…then I started to think about what impact would something like this have on productivity.
In my opinion, RockMelt is the ultimate distraction. The main issue comes from having the entire social-networking universe just 1 click away: the temptation of reading the latest tweets from your contact or commenting the latest updates of your friends is bigger than ever, because these options are always on top.
RockMelt is sooo dangerous!
Including the words “plan” and “holiday” in the same sentence may sound strange even to the most passionate get-things-done maniac: there is something in our brain that instinctively tells us that planning and holiday don’t go along very well.
Nonetheless, this post is about planning your Christmas & New Year holiday. Why?
Because the feeling of accomplishing nothing during holidays is very common and unpleasant. People are usually disappointed with the way they manage their holiday time, and this doesn’t help with post-holiday stress.
Planning – minimal planning (no GANTTs involved!) – is an unconventional holiday strategy that pays. There is this myth that planning will ruin your holiday. This is a case of wrong conventional belief. Planning is not a vacation killer in itself: if you wish, you could in fact very well plan to rest the entire time! Planning is just a tool, we decide targets and actions.
But what does it take to get the max from your holiday?
Be with your family and rediscover tradition
Christmas is the ideal moment of the year to spend some quality time with your family, especially when you live far from your relatives (as in my case). Each country has its own traditions, when it comes to staying together: what’s yours? Here in Italy we use to play traditional card games and board games (like “Tombola”).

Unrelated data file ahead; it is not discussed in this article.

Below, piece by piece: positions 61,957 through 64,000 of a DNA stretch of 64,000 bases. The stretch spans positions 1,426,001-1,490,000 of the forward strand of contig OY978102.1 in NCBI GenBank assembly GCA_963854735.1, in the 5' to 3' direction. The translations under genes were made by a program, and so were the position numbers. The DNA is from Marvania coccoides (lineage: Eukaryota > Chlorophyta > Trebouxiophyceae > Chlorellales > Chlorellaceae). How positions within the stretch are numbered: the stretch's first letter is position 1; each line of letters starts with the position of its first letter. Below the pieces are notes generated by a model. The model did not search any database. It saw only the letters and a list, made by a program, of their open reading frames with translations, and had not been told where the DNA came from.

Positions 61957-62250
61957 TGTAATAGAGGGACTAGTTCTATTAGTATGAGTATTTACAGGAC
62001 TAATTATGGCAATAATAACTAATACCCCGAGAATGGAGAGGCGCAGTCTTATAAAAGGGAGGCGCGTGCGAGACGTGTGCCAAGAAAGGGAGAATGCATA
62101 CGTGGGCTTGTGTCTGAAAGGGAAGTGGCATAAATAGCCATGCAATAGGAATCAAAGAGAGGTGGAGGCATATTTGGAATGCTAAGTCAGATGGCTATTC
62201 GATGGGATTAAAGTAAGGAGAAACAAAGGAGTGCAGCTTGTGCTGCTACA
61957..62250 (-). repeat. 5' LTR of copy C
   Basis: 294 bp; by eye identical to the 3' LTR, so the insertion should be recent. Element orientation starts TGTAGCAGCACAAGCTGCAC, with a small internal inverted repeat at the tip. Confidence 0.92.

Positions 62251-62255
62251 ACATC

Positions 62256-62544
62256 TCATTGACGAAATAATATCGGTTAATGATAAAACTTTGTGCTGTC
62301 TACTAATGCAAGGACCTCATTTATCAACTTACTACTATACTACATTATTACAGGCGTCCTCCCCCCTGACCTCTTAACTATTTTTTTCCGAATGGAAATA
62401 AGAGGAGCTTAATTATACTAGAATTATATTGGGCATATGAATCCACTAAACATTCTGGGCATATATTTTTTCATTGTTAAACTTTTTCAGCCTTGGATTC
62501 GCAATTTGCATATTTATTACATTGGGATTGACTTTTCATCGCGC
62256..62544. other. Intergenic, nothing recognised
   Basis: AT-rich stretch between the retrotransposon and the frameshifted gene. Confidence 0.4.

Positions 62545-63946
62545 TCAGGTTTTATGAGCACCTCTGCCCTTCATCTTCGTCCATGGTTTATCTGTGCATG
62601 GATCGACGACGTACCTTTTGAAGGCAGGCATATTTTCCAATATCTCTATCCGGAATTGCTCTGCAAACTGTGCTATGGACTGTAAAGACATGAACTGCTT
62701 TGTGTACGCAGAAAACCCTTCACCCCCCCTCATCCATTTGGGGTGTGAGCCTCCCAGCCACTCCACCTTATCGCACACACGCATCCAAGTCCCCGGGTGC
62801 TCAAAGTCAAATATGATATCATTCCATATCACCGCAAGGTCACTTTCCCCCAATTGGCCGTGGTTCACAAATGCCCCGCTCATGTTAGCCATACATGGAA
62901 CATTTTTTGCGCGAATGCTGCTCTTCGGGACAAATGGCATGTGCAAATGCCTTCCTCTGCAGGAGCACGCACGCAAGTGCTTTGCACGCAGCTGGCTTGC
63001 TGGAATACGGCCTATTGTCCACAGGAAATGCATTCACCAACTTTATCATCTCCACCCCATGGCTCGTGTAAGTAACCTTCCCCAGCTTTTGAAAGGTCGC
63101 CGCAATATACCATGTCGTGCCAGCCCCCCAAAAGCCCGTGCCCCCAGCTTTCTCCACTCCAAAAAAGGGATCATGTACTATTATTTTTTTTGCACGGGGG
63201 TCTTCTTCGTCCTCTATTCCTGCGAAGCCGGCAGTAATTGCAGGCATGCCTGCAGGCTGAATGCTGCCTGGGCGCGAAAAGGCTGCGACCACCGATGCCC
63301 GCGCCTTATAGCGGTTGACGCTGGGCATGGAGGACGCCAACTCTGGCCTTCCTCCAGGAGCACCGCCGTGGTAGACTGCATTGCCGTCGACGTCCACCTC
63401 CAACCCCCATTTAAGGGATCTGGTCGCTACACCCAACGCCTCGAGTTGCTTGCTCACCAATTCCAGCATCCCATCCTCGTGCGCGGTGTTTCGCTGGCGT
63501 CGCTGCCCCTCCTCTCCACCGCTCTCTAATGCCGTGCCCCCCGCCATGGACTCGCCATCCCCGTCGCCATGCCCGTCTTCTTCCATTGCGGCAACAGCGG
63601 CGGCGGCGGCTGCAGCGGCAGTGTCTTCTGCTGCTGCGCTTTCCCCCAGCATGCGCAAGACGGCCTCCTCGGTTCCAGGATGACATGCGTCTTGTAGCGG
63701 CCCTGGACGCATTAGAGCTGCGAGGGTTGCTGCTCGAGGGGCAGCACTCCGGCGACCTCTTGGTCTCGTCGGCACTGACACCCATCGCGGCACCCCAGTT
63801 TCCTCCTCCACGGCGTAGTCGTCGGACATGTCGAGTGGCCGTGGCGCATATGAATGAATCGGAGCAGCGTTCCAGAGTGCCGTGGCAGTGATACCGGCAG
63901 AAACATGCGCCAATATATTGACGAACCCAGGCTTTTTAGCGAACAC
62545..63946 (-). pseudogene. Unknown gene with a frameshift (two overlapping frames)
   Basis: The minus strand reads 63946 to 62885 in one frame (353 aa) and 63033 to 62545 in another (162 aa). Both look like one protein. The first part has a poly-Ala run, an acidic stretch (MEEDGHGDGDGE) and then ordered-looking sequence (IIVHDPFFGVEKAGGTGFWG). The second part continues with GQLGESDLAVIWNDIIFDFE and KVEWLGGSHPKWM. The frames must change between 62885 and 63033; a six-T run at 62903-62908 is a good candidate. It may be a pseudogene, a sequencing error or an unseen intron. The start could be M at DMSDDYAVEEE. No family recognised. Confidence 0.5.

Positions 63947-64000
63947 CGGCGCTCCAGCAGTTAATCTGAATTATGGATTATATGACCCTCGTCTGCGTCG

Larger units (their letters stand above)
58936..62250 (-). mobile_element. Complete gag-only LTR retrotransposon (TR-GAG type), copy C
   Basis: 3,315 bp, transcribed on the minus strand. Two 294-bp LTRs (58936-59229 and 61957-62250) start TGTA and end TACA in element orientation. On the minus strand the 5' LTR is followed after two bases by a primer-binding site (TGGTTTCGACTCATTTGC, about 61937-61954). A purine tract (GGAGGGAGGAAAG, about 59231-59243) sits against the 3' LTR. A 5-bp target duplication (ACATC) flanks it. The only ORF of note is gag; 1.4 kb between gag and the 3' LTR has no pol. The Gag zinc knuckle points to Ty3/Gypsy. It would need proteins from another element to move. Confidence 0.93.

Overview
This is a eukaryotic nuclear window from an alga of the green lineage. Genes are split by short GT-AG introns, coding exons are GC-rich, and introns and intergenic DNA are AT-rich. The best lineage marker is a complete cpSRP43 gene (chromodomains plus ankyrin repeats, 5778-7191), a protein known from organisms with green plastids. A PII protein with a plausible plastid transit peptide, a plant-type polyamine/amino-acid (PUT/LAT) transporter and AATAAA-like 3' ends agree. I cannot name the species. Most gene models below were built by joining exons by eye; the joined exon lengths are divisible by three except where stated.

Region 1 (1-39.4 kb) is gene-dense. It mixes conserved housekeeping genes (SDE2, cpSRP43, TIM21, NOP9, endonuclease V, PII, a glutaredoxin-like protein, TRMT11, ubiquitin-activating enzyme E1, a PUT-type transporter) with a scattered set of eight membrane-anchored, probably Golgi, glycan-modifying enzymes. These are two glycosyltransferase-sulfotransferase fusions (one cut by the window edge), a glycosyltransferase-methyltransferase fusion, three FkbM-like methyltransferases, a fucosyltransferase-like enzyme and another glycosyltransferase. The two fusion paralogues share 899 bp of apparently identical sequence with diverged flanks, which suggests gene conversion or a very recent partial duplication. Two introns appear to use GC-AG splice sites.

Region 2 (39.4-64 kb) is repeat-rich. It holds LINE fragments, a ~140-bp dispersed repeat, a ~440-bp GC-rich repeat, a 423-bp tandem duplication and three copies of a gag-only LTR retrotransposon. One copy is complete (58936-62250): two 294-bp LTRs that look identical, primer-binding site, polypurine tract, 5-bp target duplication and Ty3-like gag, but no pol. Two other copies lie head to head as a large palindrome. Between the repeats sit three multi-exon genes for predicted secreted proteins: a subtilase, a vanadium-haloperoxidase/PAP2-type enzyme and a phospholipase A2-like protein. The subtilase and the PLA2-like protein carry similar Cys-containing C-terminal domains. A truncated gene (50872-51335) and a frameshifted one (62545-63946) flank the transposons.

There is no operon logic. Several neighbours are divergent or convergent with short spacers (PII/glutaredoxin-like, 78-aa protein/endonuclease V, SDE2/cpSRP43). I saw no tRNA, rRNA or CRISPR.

Strenghten your social relationships
Visiting friends and being present at – or hosting – social events are great ways to get updated about everyone’s current activity and projects and to meet new people. You all know how connecting with people can be beneficial, sometimes leading to life changing opportunities. Social networking via Twitter, Facebook and Linkedin is important, but meeting people in person takes relationships to another level and dealing with it is part of our social skills baggage.
Take some steps towards your personal goals
When was the last time you had so much free time to take care of your personal projects?
Wether it is boosting your blogging, starting a book or building a prototype of that product concept you’ve been talking about for months, this is the right time to do it.
Do something for your career
Update your CV with your latest successes, which is one of those things that always come handy. Doing some light job research and sending out some CVs is another idea, if you are looking for a better position.
Just remember that getting a new job won’t make you free.
Add variety to your holiday. Exposition to unusual situations, new places and objects interactions can lead you to different point of views and stimulate creativity. If your creative engine is dead, mix things a little bit: insanity is doing the same things over and over, expecting different results.
Even shopping has some potential of sparking a new idea: it lets you take a look at what people throws money at.